For the last month, the cast and crew of

Mufaro's Beautiful Daughters

rehearsed five days a week at Rutgers-Camden's Gordon Theater, transforming it into an African village and bringing a little bit of Broadway to Camden.

Led by Desi Seck, director and president of Camden Repertory Theater, and Jamal Dickerson, musical director and composer, the company's show opened Thursday and will run through Saturday.

Mufaro's Beautiful Daughters, based on an African folk tale about two sisters, one selfish and one kind, both in line to marry the king, is a fantastical Cinderella story set in an African village. The fable was made into an award-winning illustrated children's book by John Steptoe and then adapted for the stage.

"Everybody reads this book to their daughter," Seck said. "It's about the conflict of sisters, one patient, happy to stay home with her father, and the other one who says things are never good enough - who can't see the value in her home, a dilapidated hut, but it could be a rowhouse in Camden," she said.

Seck said the show provides a unique opportunity for young women to see an underrepresented heroine.

"Sadly, there are very few places an African American mother can take her child to see an African princess on stage. You'll see it here," she said.

The show is the fourth collaboration between the repertory theater and the Universal African Dance and Drum Ensemble of Unity Community Center in Camden. Professional sets, costume, and choreography transform the children's book into a living adventure. The show is supported by the Dodge Foundation and the New Jersey State Arts Council.

Camden native and University of the Arts graduate Lamar Baylor choreographed the show. Baylor is in the New York cast of The Lion King and has balanced performing eight shows a week with driving to Camden to run dance rehearsals.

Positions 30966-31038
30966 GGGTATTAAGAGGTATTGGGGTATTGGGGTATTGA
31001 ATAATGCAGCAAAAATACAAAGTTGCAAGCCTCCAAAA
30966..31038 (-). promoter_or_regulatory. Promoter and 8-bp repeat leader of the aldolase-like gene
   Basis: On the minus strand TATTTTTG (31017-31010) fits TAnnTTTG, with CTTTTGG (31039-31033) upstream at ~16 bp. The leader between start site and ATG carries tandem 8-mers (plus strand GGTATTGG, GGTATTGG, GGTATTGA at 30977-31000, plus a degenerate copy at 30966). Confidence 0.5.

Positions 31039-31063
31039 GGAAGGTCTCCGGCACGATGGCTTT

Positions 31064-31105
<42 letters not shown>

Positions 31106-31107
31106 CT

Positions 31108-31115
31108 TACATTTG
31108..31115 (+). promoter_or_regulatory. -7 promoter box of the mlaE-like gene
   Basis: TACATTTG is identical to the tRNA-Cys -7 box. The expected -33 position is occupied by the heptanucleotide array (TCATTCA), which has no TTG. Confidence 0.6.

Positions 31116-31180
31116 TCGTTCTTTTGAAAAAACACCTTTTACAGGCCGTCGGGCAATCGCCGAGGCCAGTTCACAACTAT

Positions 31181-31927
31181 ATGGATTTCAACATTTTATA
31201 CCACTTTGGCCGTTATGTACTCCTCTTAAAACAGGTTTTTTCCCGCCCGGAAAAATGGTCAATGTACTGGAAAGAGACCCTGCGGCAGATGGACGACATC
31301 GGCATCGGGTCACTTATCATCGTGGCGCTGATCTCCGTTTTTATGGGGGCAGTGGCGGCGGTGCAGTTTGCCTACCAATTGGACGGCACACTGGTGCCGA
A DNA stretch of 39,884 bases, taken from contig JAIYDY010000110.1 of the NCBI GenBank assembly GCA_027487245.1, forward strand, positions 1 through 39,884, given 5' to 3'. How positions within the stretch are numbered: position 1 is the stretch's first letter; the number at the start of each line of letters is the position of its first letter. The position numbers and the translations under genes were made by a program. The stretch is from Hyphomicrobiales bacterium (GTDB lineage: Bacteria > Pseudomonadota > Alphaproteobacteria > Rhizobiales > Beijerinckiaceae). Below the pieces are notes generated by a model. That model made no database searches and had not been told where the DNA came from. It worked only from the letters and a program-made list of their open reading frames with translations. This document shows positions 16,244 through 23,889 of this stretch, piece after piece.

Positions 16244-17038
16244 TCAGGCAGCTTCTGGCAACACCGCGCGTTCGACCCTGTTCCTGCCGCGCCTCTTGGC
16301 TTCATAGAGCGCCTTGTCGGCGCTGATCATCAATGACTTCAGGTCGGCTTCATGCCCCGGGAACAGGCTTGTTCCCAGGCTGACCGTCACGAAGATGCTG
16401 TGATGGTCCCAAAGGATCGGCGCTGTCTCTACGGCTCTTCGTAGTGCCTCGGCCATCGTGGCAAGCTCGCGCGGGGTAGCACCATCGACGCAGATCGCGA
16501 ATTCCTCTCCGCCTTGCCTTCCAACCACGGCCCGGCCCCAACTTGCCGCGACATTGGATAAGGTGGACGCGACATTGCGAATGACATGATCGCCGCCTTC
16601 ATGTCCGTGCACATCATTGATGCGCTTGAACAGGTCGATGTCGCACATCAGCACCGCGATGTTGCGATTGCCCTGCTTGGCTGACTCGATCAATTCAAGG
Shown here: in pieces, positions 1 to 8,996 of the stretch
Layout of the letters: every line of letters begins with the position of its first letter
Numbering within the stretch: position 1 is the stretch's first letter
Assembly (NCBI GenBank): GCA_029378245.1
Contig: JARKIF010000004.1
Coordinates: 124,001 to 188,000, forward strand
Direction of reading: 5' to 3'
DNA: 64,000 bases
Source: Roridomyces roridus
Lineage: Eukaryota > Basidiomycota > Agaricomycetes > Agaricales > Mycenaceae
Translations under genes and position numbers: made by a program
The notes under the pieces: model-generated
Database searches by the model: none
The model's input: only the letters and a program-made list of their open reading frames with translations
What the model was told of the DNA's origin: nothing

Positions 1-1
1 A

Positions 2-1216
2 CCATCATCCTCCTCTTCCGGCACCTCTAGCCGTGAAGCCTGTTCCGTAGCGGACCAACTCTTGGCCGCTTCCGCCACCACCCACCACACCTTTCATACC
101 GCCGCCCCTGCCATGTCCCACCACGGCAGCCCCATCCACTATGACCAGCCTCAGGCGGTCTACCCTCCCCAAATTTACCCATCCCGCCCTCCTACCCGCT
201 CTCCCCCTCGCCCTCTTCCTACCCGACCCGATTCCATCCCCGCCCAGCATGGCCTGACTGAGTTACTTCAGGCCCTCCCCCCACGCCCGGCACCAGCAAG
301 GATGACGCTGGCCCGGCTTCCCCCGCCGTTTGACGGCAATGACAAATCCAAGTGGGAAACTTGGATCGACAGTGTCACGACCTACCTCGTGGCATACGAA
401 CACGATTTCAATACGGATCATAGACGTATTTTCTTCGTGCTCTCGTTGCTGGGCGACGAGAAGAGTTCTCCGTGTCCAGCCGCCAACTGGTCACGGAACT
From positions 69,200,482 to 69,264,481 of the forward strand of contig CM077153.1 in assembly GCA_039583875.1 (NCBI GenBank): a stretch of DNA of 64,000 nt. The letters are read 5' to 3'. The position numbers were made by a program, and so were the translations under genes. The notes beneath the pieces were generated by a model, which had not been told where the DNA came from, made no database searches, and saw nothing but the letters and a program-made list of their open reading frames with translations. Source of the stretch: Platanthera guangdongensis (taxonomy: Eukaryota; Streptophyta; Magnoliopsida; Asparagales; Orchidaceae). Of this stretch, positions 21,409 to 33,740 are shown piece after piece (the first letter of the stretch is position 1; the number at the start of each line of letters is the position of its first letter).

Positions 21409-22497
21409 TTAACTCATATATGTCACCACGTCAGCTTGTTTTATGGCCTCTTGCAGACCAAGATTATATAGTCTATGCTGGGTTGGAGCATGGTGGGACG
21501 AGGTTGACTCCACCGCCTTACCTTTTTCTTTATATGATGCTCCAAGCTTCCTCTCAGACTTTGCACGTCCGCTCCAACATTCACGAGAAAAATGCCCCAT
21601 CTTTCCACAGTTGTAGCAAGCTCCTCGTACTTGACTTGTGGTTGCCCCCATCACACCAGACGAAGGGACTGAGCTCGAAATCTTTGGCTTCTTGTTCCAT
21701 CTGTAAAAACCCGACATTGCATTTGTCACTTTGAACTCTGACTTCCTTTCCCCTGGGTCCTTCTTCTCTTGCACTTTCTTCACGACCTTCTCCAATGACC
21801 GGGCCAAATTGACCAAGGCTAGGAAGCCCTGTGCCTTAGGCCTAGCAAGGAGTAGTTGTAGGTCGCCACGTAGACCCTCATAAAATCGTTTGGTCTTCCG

"We're providing quality art right here in Camden so people can come to Camden and feel like they left and came to Broadway," Dickerson said. "They can see directors who look like them, who live around the corner from them, and who composed a show with some real sophistication to it."

Dickerson, the musical director at Creative Arts High School, has an orchestra pit of mostly high school students. Dickerson also composed the score - his first - for the show, which was not originally written with music.

His favorite song, one sung by the father of the two daughters, he wrote alone at his piano this summer.

"It came to me sitting there plucking, tinkering, and it's really the perfect holiday theme, about riches meaning more than money. In the song, he says, 'I'm filled with riches - not silver and gold - but filled with family, love, spirit and soul.' "

And interested theatergoers don't need to pay Broadway prices to see the show. It's $10 for the remaining performances, Friday at 10 a.m. and 1:30 and 7 p.m., and Saturday at 2 and 7 p.m.

The cast, ranging from age 7 to adult, some amateurs and some with professional experience, most from Camden, gathered for their final rehearsal Wednesday night.

"I want to see energy," Seck coached her actors. "Be big, I want the people who showed up late and borrowed $5 to be able to see you feel your energy in the back row."